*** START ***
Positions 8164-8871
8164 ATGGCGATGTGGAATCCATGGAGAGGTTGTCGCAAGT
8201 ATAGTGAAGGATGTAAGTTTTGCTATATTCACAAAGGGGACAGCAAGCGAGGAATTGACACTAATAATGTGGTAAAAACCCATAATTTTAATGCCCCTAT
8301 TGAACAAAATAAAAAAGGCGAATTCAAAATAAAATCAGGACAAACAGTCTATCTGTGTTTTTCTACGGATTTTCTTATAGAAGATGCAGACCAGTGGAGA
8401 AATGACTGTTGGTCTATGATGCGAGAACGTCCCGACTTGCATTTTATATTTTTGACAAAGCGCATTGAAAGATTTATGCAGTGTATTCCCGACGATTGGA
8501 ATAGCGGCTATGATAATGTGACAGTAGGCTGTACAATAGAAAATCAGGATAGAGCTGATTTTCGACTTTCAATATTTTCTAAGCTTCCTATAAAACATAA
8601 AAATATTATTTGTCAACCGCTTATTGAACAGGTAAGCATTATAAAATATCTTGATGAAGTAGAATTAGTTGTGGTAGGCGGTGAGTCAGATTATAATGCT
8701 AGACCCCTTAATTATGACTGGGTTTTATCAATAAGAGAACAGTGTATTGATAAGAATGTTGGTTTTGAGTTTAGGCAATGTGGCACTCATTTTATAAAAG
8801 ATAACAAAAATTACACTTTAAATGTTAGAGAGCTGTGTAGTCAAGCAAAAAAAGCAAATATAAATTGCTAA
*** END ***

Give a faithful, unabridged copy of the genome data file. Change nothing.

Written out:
Positions 8164-8871
8164 ATGGCGATGTGGAATCCATGGAGAGGTTGTCGCAAGT
8201 ATAGTGAAGGATGTAAGTTTTGCTATATTCACAAAGGGGACAGCAAGCGAGGAATTGACACTAATAATGTGGTAAAAACCCATAATTTTAATGCCCCTAT
8301 TGAACAAAATAAAAAAGGCGAATTCAAAATAAAATCAGGACAAACAGTCTATCTGTGTTTTTCTACGGATTTTCTTATAGAAGATGCAGACCAGTGGAGA
8401 AATGACTGTTGGTCTATGATGCGAGAACGTCCCGACTTGCATTTTATATTTTTGACAAAGCGCATTGAAAGATTTATGCAGTGTATTCCCGACGATTGGA
8501 ATAGCGGCTATGATAATGTGACAGTAGGCTGTACAATAGAAAATCAGGATAGAGCTGATTTTCGACTTTCAATATTTTCTAAGCTTCCTATAAAACATAA
8601 AAATATTATTTGTCAACCGCTTATTGAACAGGTAAGCATTATAAAATATCTTGATGAAGTAGAATTAGTTGTGGTAGGCGGTGAGTCAGATTATAATGCT
8701 AGACCCCTTAATTATGACTGGGTTTTATCAATAAGAGAACAGTGTATTGATAAGAATGTTGGTTTTGAGTTTAGGCAATGTGGCACTCATTTTATAAAAG
8801 ATAACAAAAATTACACTTTAAATGTTAGAGAGCTGTGTAGTCAAGCAAAAAAAGCAAATATAAATTGCTAA